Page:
Working with agile in web development

The Agile methodology is a project management process that breaks a project down into phases and encourages a more collaborative and iterative process. It allows for more flexibility when working on larger projects, with the ability for teams to adapt to changing requirements.  

Web design and development teams are embracing Agile as a methodology as it lets teams respond to changing business and technological requirements mid-project, whenever necessary to deliver the best end result. It also encourages a longer-term view of website projects – continual improvement makes for stronger and more impactful results, at the same time as safeguarding an organisation’s investment in its website. 

Generally speaking, agile project management will make for more successful websites, with greater ROI. Not all organisations will be able to make use of it effectively, but those that can, should. For more information on how to run website projects effectively, check out our guide on website project management.

The collaborative nature of Agile supports cross-functional teams to work more efficiently together and improves communication. Because of this, websites are evolving at much faster speeds than ever before and it can be tough to stand out from the crowd if your processes don’t allow you to keep up.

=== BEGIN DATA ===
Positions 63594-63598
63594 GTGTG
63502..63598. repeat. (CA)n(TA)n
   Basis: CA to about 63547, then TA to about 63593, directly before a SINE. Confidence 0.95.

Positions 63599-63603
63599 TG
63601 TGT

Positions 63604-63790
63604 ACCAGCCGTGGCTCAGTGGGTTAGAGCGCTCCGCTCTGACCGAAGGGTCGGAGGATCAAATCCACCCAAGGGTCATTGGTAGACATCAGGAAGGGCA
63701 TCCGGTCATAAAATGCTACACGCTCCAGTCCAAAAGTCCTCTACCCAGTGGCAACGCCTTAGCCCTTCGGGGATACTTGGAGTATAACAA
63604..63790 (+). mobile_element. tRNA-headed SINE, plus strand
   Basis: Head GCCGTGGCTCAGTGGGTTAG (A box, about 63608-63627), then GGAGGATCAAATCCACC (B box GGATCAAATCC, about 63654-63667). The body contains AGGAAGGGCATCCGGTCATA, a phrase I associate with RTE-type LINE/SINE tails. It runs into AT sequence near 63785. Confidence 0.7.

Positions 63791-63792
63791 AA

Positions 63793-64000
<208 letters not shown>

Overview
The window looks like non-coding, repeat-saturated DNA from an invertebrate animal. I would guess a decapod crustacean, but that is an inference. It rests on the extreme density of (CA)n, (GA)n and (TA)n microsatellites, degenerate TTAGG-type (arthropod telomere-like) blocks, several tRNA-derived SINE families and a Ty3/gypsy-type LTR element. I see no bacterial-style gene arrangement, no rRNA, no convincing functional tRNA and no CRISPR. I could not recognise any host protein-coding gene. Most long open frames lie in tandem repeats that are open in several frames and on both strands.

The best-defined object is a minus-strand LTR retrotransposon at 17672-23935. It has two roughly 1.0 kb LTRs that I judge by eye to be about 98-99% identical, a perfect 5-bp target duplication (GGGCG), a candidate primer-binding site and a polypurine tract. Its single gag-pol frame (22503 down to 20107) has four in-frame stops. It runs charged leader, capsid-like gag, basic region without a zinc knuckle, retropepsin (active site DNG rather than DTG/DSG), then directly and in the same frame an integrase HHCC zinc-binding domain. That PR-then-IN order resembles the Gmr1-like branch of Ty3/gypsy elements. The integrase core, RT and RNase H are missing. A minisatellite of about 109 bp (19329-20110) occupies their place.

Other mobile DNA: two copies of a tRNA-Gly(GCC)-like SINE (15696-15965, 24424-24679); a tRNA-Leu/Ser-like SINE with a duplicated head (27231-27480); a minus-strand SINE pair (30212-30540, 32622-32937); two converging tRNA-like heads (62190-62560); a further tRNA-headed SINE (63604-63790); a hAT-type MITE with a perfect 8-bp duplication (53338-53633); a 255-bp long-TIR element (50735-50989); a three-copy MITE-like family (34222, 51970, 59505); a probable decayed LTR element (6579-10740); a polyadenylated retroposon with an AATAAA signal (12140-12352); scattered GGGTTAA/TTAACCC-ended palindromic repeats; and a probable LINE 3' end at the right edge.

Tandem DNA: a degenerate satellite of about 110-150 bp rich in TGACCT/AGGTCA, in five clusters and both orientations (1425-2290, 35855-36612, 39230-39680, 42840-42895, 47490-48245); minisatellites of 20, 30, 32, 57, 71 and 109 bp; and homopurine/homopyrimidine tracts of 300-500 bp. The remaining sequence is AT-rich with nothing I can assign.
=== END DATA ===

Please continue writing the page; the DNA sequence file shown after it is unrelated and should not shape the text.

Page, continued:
7. Website Security

60% Of SMEs That Suffer A Cyber Attack Go Out Of Business Within Six Months – TechRound, 2023 

As technology advances, so does the risk of cybercrime associated with it. For example, the rise in remote working has required stronger security protocols such as VPNs and phishing websites are becoming even more sophisticated. For organisations, cyber hygiene; the act of regularly keeping devices and systems secure is vital. 

In a new study by the Institute for Internet Security, researchers found that only 6% of websites are running on fully up-to-date software, leaving the out-of-date websites completely vulnerable to cybercrime. Prolonging vital software updates leaves your organisation at risk of cybercrime, potentially costing you millions. In fact, as of 2022, the average cost of a malware attack was $2.6 million, a hefty fine for delaying software updates.


8. Website Accessibility

Website Accessibility WCAG 2.2